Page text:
Weekend to be ‘very challenging’ for firefighters

The Plateau fire in the Chilcotin. B.C. Wildfire Service photo
The Plateau fire in the Chilcotin. B.C. Wildfire Service photo

BY BILL PHILLIPS
bill@pgdailynews.ca

September usually brings lower temperatures. However, this year is going to be different as Environment Canada is predicting many temperature records will fall across the province this long weekend.

And that means trouble for the 3,800 firefighters battling the province’s wildfires.

“What we’re going to see for the next few days is going to be potentially unprecedented,” said provincial fire information officer Kevin Skrepnek. “Tomorrow, (Saturday) we bracing for it to be a very challenging day.”

A high pressure ridge has settled over the lower half of the province and very little rain is expected.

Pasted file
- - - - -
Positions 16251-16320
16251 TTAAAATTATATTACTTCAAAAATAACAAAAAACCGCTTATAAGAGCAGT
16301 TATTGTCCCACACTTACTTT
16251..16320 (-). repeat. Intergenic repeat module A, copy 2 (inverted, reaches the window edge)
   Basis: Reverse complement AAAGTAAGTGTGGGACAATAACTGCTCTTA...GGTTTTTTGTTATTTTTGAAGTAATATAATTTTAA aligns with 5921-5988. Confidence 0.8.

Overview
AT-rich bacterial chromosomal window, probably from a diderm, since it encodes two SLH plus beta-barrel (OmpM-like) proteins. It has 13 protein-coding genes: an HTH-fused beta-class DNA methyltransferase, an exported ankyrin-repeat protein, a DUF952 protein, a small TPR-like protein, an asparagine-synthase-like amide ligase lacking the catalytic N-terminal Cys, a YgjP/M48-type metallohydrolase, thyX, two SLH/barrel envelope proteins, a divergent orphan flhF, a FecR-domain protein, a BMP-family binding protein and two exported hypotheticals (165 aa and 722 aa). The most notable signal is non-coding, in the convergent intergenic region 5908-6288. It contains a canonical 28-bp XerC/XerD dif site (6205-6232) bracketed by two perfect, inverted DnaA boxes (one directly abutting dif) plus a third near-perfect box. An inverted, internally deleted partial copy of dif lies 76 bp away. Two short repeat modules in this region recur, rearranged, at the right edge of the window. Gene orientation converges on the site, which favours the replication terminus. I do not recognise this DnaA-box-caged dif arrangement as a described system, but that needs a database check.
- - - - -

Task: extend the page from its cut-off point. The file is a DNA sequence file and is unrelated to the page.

Currently there are 161 fires burning in the province, including 22 fire that started yesterday. Most of those were in the southeast corner of the province.

Since April 1, there have been 1,181 fires in the province which have burned 1,080,941 hectares, making it the worst fire season in history.

The cost of battling the fires is currently at $435.1 million.

The Diamond Creek fire is causing quite a bit of smoke in the southern interior. The fire has moved up from the Unite States and is 2,000 hectares in size on this side of the border and 24,000 overall.

The Plateau in the north Chilcotin, the largest in the province, has burned 492,993 hectares. Skrepnek said there hasn’t been any real growth in that fire over the past few days and close to 600 workers are battling that fire.

The Hanceville/Riske has burned 238,000 hectares and is 35 per cent contained.

The Elephant Hill has burned 186,800 hectares and is 50 per cent contained.

“It will provide some significant challenges tomorrow,” Skrepnek said.

The B.C. Wildfire Service is strongly recommending people stay out of the backcountry in the southern portions of the province.

The province has extended the provincial state of emergency because of the wildfires.